No Second-Hand Smoke Damages under Safety Clause of Collective Agreement: Ontario Court

The Ontario Divisional Court has upheld an arbitrator’s decision that a collective agreement provision requiring the employer – two Ontario government ministries – to take reasonable safety precautions could not be used to award damages for occupational diseases.

The collective agreement provision stated:

“The Employer shall continue to make reasonable provisions for the safety and health of its employees during the hours of their employment. It is agreed that both the Employer and the Union shall co-operate to the fullest extent possible in the prevention of accidents and in the reasonable promotion of safety and health of all employees.”

The union filed approximately 235 grievances between 1991 and 2008 against the Ministry of Community and Correctional Services and the Ministry of Children and Youth Services  alleging that exposure to second-hand smoke, particularly in correctional facilities, violated the collective agreement provision and entitled the employees to damages.

The arbitrator decided, and the court agreed, that subsection 26(2) of the Ontario Workplace Safety and Insurance Act, which provides that entitlement to benefits from the Workplace Safety and Insurance Board “is in lieu of all rights of action . . . against the worker’s employer . . . for or by reason of an accident happening to the worker or an occupational disease contracted by the worker while in the employment of the employer”, barred a claim for damages under the collective agreement for an occupational disease – here, health issues from exposure to second-hand smoke.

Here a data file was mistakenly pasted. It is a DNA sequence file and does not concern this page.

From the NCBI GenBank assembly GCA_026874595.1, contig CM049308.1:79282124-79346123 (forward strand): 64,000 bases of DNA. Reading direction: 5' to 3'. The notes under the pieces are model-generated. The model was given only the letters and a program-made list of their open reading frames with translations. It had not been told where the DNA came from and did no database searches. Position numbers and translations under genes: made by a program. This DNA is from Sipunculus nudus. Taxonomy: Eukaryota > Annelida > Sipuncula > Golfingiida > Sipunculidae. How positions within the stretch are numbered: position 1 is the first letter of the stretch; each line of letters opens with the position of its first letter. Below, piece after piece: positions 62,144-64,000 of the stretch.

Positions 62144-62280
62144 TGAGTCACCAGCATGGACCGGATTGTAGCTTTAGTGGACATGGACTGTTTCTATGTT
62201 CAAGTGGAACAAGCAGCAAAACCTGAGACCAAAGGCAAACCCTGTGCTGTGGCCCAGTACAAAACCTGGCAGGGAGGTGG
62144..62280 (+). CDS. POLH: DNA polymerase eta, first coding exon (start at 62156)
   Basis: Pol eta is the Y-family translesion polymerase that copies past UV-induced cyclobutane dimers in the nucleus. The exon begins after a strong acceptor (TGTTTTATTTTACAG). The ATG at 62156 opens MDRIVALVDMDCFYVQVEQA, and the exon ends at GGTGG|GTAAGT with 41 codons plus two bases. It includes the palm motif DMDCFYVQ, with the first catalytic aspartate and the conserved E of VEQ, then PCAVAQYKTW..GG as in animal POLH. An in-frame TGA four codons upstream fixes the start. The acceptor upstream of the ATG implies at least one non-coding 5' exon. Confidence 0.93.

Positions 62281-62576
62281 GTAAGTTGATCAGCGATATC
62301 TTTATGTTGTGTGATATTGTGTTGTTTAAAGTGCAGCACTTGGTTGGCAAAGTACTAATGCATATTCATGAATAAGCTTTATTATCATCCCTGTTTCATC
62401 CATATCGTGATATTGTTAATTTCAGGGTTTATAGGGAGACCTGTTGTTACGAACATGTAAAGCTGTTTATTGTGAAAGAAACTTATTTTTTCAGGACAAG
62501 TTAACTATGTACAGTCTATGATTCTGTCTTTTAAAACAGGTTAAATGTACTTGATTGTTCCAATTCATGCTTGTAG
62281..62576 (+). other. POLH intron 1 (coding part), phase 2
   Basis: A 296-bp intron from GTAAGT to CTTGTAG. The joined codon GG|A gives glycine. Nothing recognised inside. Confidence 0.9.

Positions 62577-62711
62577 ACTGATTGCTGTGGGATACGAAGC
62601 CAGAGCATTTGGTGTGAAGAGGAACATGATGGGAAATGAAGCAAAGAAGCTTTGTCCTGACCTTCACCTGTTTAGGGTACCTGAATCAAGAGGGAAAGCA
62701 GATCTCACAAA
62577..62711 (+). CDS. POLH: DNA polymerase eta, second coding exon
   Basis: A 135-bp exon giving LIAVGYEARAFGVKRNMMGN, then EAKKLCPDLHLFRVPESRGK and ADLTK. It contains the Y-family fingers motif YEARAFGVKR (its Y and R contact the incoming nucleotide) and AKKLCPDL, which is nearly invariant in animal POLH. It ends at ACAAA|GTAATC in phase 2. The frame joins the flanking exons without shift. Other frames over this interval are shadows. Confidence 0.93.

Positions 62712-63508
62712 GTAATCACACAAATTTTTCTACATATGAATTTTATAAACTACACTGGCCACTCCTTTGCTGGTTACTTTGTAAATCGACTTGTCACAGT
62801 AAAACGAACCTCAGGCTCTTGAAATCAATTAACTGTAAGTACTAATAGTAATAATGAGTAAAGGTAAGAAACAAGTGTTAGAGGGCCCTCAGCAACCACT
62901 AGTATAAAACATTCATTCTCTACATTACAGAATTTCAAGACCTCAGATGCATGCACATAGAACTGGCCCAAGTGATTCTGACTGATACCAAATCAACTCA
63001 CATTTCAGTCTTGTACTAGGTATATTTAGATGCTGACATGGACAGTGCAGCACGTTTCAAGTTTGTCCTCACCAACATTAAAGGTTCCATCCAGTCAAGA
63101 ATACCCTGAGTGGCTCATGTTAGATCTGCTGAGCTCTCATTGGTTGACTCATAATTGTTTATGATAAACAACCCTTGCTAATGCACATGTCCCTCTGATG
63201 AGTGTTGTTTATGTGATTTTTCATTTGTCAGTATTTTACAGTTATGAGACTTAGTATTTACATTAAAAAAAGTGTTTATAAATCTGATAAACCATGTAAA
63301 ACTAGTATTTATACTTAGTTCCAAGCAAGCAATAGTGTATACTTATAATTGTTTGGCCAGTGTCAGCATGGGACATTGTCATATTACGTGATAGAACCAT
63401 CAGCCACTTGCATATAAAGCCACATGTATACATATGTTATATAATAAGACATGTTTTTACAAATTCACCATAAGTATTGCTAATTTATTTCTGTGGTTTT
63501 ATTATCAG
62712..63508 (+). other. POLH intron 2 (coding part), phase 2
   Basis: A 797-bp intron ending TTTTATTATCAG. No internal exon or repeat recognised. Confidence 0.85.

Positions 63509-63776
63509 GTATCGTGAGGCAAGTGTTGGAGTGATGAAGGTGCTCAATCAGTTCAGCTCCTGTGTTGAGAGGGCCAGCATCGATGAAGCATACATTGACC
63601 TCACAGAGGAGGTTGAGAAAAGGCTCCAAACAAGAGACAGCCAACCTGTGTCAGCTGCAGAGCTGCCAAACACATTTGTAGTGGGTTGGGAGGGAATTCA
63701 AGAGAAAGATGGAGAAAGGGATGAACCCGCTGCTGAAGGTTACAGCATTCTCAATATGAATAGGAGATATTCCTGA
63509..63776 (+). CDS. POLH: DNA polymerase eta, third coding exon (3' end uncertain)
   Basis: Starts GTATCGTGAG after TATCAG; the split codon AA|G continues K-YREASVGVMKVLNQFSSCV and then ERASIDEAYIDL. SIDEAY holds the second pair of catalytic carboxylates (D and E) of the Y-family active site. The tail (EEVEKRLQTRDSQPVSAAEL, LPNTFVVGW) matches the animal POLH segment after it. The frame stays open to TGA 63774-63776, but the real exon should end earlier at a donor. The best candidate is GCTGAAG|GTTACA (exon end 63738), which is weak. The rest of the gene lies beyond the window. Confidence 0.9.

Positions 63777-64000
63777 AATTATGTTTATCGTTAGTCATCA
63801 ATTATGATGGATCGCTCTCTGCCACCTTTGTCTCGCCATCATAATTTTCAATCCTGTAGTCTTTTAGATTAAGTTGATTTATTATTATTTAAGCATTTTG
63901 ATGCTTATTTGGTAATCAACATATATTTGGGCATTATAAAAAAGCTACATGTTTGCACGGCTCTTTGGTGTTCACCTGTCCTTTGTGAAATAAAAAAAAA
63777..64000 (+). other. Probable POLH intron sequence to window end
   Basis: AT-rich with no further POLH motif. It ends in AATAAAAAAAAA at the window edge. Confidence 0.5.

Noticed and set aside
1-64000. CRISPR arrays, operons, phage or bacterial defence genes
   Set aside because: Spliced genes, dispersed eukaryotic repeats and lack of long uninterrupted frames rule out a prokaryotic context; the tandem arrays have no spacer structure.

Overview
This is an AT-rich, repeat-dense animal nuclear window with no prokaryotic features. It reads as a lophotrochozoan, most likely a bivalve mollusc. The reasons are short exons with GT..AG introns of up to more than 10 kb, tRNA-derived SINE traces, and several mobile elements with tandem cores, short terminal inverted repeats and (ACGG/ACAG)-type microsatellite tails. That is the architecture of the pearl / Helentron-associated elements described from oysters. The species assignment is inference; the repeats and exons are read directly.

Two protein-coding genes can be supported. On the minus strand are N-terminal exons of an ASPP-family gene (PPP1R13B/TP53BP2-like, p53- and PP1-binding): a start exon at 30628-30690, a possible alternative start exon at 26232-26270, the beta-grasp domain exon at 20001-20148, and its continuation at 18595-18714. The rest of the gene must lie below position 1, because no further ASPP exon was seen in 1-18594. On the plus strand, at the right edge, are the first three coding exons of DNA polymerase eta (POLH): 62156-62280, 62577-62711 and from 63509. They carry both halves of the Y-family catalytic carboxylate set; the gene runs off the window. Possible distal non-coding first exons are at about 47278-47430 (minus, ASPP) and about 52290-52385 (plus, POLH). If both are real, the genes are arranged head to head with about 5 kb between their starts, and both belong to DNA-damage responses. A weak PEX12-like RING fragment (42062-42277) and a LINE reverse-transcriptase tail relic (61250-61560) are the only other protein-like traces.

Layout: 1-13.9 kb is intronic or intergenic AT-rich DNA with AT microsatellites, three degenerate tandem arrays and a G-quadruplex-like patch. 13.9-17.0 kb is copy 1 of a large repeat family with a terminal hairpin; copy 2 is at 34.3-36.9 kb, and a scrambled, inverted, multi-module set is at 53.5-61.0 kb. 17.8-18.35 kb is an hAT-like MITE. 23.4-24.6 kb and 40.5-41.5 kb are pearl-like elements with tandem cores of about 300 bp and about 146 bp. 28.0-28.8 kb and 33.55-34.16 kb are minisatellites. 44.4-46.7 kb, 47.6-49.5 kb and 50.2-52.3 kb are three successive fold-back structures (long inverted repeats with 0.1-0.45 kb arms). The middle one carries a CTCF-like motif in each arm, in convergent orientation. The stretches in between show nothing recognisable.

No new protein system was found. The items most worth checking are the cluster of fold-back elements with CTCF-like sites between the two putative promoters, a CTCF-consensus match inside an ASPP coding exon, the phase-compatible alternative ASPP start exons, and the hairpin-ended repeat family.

The end result was that the collective agreement safety provision required the employer to take reasonable safety precautions, but employees could not get damages under the collective agreement for a breach of that clause that resulted in an occupational disease.  As such, the union’s claim for damages was dismissed.

This case demonstrates that employees whose employer is registered with the Workplace Safety and Insurance Board and who claim to have suffered an occupational disease, must claim damages from the WSIB and not from the employer under a collective agreement.

OPSEU v. Ontario et al, 2012 ONSC 2348 (CanLII)


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Adrian Miedema

About Adrian Miedema

Adrian is a partner in the Toronto Employment group of Dentons Canada LLP. He advises and represents public- and private-sector employers in employment, health and safety and human rights matters. He appears before employment tribunals and all levels of the Ontario courts on behalf of employers. He also advises employers on strategic and risk management considerations in employment policy and contracts.

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